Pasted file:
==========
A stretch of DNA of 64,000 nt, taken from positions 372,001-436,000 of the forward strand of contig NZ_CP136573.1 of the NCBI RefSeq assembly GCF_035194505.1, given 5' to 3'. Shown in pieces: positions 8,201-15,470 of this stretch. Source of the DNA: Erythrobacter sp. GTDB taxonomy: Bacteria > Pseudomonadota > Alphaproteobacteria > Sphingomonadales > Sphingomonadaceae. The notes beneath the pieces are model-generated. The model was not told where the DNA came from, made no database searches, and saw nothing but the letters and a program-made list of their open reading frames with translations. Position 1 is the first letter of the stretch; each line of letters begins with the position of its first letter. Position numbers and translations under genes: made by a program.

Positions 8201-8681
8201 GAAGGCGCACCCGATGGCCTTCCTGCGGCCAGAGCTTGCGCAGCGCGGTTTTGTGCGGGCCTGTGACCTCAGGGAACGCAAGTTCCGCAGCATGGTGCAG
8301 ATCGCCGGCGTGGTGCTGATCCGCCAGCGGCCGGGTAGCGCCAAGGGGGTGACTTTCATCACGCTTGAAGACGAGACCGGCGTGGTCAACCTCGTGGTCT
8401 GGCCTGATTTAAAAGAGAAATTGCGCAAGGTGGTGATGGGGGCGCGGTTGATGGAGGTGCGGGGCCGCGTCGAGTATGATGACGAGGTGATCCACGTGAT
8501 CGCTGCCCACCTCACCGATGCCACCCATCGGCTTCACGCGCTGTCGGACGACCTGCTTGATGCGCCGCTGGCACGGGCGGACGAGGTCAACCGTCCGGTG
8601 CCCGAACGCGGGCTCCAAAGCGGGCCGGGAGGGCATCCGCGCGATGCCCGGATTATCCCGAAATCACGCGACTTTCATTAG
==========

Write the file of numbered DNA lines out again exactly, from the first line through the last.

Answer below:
A stretch of DNA of 64,000 nt, taken from positions 372,001-436,000 of the forward strand of contig NZ_CP136573.1 of the NCBI RefSeq assembly GCF_035194505.1, given 5' to 3'. Shown in pieces: positions 8,201-15,470 of this stretch. Source of the DNA: Erythrobacter sp. GTDB taxonomy: Bacteria > Pseudomonadota > Alphaproteobacteria > Sphingomonadales > Sphingomonadaceae. The notes beneath the pieces are model-generated. The model was not told where the DNA came from, made no database searches, and saw nothing but the letters and a program-made list of their open reading frames with translations. Position 1 is the first letter of the stretch; each line of letters begins with the position of its first letter. Position numbers and translations under genes: made by a program.

Positions 8201-8681
8201 GAAGGCGCACCCGATGGCCTTCCTGCGGCCAGAGCTTGCGCAGCGCGGTTTTGTGCGGGCCTGTGACCTCAGGGAACGCAAGTTCCGCAGCATGGTGCAG
8301 ATCGCCGGCGTGGTGCTGATCCGCCAGCGGCCGGGTAGCGCCAAGGGGGTGACTTTCATCACGCTTGAAGACGAGACCGGCGTGGTCAACCTCGTGGTCT
8401 GGCCTGATTTAAAAGAGAAATTGCGCAAGGTGGTGATGGGGGCGCGGTTGATGGAGGTGCGGGGCCGCGTCGAGTATGATGACGAGGTGATCCACGTGAT
8501 CGCTGCCCACCTCACCGATGCCACCCATCGGCTTCACGCGCTGTCGGACGACCTGCTTGATGCGCCGCTGGCACGGGCGGACGAGGTCAACCGTCCGGTG
8601 CCCGAACGCGGGCTCCAAAGCGGGCCGGGAGGGCATCCGCGCGATGCCCGGATTATCCCGAAATCACGCGACTTTCATTAG